The most common traditional Bulgarian instruments are the kaval (a flute), the gaïda (a kind of bagpipe), and the gadoulka (a fiddle) but there is also the tamboura (a lute) and the bass drum (the tapan). Some of these instruments are used throughout the country, but others only in some regions. In the Rhodopes, Rhodopian gaida is the most widely used, in the Pirin region, different types of tamboura,… They left the villages during the communist era and were integrated into the so-called traditional orchestras.

Gaïda -
Gaïda - "гайда"

The Gaïda (“гайда”) is a wind instrument (similar to the bagpipe) usually with only one drone. There are three forms in Bulgaria:

The gaida dzura or Thracian gaida: the Thracian gaïda, she was chosen at the time as a comunist to join the popular traditional orchestras. Its melodic and slightly conical pipe and its goatskin reservoir.

The kaba gaida or Rhodope gajda: the Rhodope gaïda. Its melodic pipe is cylindrical and curved.

The Macedonian gaida: the Macedonian gaïda is rarely played in Bulgaria but remains very alive in Macedonia.

It consists of two playing pipes: a melodic one (gajdunica) and a drone and simple reeds (piskun). The tank is made of animal skin: the goat. The melodic tube has 7 play holes plus one for the thumb than the drone, it is made of three interlocking parts.

Traditionally, the gaïda was played by men to accompany the singing or played alone or with the bass drum, called tapan.

The Kaval (“кавал”) is a diatonic or chromatic oblique flute depending on the region. It is played in all the Balkans but also in Turkey, Armenia and Egypt. It is made with fruit drink wood (cherry, alisier), reed or pallisander. The Bulgarian Kaval is composed of three parts (assembled like a clarinet) with cow horn reinforcements and metal decorations. The Bulgarian Kaval is mainly in D and more rarely in C. It has eight holes, one of which is at the back and four holes of the devil at the bottom of the flute. It is open at both ends and is played by blowing on a bevelled head and with the fat of the fingers.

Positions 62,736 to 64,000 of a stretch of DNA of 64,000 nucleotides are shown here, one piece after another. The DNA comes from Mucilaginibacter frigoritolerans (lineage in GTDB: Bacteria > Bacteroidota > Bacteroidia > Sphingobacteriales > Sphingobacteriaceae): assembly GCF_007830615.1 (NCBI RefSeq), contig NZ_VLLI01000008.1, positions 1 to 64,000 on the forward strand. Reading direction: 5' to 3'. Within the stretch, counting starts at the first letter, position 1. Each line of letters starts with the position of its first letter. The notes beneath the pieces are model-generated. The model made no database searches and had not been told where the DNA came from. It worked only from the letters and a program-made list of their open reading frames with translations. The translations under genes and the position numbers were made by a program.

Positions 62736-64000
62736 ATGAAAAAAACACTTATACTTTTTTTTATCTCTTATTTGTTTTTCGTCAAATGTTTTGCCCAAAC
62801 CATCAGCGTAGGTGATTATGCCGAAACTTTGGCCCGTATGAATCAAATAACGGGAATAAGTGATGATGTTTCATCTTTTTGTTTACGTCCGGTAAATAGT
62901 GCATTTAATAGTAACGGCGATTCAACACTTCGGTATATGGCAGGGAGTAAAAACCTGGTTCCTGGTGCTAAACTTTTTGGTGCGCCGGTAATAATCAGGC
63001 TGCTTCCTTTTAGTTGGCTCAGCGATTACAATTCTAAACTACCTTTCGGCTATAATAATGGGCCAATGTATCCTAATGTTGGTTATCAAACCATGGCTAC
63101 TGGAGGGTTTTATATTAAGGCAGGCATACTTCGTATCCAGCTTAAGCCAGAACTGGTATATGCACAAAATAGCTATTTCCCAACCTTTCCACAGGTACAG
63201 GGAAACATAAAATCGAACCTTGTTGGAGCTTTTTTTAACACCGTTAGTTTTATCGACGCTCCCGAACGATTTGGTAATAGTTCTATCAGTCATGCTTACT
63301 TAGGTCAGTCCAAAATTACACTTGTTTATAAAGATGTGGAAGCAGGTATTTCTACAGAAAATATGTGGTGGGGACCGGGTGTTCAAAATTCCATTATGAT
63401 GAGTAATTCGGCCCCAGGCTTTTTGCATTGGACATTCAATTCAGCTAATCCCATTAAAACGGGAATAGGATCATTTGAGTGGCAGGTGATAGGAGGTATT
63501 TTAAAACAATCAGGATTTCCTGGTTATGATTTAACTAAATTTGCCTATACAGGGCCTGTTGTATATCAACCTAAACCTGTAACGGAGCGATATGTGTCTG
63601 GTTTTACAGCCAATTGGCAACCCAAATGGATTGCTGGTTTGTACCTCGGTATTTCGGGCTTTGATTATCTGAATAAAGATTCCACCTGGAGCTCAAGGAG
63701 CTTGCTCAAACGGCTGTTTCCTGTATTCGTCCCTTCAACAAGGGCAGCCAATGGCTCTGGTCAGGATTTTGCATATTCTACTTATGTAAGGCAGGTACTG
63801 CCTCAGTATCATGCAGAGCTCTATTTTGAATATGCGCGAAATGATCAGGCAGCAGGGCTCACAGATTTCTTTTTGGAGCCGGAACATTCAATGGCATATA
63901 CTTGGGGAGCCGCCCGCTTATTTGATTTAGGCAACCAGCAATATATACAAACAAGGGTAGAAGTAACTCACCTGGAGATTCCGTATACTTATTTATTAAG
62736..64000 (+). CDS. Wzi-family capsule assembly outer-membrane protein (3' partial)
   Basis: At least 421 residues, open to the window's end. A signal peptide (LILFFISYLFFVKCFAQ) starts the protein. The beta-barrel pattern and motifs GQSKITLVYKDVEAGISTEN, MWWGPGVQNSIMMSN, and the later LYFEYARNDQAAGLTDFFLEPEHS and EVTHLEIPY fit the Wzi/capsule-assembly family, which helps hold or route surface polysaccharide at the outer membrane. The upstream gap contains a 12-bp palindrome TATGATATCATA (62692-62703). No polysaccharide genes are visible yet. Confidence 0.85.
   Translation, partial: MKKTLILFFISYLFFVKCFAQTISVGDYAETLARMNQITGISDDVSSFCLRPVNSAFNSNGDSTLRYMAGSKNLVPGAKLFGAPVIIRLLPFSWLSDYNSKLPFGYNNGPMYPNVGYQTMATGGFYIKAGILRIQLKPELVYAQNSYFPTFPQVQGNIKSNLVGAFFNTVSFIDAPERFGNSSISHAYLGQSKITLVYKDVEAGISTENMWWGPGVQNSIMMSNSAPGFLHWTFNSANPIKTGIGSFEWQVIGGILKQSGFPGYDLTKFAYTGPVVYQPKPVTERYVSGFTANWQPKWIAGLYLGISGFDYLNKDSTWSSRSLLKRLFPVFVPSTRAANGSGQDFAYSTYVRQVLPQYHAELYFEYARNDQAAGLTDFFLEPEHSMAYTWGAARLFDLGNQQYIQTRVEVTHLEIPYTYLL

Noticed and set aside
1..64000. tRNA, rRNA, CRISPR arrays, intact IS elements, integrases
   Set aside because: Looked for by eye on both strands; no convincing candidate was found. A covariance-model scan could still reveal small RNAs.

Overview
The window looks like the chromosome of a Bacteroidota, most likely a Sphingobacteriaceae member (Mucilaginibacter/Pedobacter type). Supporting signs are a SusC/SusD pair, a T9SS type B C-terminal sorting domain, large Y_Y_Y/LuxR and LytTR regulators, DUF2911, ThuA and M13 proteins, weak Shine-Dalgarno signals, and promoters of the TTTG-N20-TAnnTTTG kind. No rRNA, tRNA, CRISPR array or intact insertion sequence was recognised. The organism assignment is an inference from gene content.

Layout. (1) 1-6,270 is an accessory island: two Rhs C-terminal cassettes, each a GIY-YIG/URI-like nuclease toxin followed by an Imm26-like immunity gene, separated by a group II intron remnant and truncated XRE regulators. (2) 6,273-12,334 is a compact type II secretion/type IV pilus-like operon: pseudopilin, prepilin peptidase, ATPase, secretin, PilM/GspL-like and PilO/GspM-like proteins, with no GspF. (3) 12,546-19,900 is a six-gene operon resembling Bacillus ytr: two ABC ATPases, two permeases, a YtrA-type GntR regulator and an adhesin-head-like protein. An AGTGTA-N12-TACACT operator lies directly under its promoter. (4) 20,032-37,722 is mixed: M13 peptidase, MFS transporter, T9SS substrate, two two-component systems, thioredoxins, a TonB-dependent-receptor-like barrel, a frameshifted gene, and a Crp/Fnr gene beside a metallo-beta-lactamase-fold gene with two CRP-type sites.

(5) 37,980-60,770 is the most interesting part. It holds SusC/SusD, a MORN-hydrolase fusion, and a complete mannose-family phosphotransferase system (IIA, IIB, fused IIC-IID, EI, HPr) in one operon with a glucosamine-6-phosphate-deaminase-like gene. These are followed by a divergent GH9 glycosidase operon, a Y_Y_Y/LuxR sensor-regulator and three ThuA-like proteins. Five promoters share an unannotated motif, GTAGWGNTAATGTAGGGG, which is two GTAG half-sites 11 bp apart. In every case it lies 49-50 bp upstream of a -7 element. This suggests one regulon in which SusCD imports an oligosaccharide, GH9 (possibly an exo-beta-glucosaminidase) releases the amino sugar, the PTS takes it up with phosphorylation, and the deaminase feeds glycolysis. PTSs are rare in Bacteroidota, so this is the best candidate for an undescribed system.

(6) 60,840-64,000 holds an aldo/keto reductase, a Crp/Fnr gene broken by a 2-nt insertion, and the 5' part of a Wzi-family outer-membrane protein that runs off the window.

Kaval -
Kaval - "кавал"

The Tapan (“тъпан“) is a bass drum with a wooden or metal drum and two (goatskin) panels, attached by ropes. The lacing of the strings varies according to the regions and countries, allowing the tension of the skin and therefore the sound to vary.

Tapan -
Tapan - "тъпан"

The Tambura (“тамбура“) is found throughout the Balkans. It has a large handle and a pear-shaped body. The string varies from 2 to 12, grouped in pairs but sometimes also from 3 to 7 strings. The agreement is either diatonic or chromatic. It is used as an accompaniment instrument or soloist.

Tambura -
Tambura - "тамбура"

The Gadulka (“гъдулка”) is a stringed instrument from Bulgaria. It is a variant of a family of foxes, widespread in the Byzantine and Ottoman world. Its size and shape change according to the region (Thrace, Gabrovo, etc.). Its body is made of mulberry and consists of 3 and 4 gut strings, sometimes 2 to 10 sympathetic strings. It is played alone or accompanied by Kaval or Gaïda.

Gadulka -
Gadulka - "гъдулка"